Re: Use case: AFS-1: "Find the resource for the person called 'John Smith'"

On Thu, 2004-03-11 at 13:49, Janne Saarela wrote:
> >>Very good starting point. Formally may I suggest
> >>we could use logic programming notation such
> >>
> >>(X, FN:name, "John Smith")
> > 
> > 
> > Umm... why? Is that a notation we expect our audience to
> > use when making their feature requests?
> I think logic programming serves at this point as a nice
> abstract syntax for which we can find the concrete syntax
> later. I don't expect feature request arise in this format
> but I could imagine that within this WG we find this notation
> easy to formalize the feature. Is this a good assumption?

It doesn't appeal to me, at this point.
I expect to formalize features in a design document,
not in a use cases and requirements document.

> >>The evaluation result would then be either bindings
> >>for X or if closure is a requirement, we would return
> >>all triples with X bound to a different value.
> >>
> >>I would like to see closure implemented with the query
> >>language in order to enable refined queries over
> >>the result graph.
> > 
> > 
> > Can you motivate this feature with a use case? i.e.
> > a plausible story from real life?
> == Task & Roles
> A client software wishes to connect to server software
> to find out if it could find an object whose property
> matches certain value.
> == Value & Why
> If the query result is a graph, the client can cache
> the query result and run another query over the query
> result. This is far more efficient than repeating the
> query over to the server again with more criteria set.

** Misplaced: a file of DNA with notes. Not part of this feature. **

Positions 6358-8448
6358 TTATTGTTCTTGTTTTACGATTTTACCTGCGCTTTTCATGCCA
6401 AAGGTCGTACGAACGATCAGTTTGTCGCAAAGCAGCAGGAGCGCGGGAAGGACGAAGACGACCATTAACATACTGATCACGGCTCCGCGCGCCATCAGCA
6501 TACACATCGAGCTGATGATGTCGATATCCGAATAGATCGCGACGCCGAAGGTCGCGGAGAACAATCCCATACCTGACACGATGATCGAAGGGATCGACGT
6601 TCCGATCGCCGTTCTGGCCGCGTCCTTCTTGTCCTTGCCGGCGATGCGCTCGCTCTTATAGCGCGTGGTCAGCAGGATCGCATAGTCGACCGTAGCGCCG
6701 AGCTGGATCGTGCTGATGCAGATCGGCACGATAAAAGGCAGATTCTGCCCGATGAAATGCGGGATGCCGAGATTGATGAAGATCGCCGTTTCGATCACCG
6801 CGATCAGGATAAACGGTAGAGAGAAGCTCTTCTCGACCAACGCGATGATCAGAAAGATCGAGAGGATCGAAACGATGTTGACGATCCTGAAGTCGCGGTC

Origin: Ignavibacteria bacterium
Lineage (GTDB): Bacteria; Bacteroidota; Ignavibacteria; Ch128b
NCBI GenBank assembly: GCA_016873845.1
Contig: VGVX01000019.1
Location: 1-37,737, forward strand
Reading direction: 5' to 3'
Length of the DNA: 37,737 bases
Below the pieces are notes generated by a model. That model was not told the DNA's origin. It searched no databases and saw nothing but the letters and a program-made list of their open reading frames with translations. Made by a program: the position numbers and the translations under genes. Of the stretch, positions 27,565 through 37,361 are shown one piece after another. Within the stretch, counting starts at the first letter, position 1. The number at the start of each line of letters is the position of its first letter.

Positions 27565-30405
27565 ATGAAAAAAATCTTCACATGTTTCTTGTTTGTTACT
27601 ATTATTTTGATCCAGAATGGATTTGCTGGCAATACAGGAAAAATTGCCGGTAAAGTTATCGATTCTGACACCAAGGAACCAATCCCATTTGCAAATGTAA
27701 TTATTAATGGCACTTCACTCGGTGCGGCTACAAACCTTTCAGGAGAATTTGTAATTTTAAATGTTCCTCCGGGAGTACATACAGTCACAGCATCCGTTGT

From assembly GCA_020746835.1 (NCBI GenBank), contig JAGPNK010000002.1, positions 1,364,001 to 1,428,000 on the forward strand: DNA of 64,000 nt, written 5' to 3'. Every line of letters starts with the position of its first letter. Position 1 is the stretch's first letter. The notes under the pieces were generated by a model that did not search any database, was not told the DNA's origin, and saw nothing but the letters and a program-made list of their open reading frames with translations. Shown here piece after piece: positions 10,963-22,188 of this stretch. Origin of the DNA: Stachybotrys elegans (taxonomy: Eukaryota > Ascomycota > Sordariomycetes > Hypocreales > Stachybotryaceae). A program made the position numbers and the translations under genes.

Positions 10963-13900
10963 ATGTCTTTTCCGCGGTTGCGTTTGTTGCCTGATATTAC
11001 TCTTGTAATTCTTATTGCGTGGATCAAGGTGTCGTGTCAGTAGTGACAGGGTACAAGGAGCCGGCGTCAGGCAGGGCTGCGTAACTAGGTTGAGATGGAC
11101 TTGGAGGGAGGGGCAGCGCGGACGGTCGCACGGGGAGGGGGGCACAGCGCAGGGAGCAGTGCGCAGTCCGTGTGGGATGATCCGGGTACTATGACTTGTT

> == Description
> Looking for content which is written in French
> (X, dc:language, "fr") and returning all known
> properties for X should be a complete graph with
> (X, P1, V1), (X, P2, V2), ... , (X, Pn, Vn) for
> which another query can be run upon with e.g.
> additional constraint (X, dc:creator, "John Smith") set.

This is getting there, but it's still too abstract
for me... too many greek letters: "a client software",
"a server", "the query", "a graph", "known properties",
X, P1, P2, V1, V2, ...

The french language is a nice, concrete topic that
I'd expect our audience to be familiar with. dc:language
is a little geeky, but certainly something we can expect
our readers to learn with a couple paragraphs of explanation.

Could you please pick one particular scenario built out
of more concrete things like the french language,
the concept of "composer" and such?

This pattern seems
particularly relevant to our task...

"Structure the use case description as a fairly tale with an initiating
event (Once upon a time there was an actor who wanted….), a sequence of
events describing the interaction of the actors with the story (and then
the big bad actor…) that describes how the goal is reached ( and they
all lived happily ever after). "

Dan Connolly, W3C
see you at the WWW2004 in NY 17-22 May?

Received on Thursday, 11 March 2004 15:06:19 UTC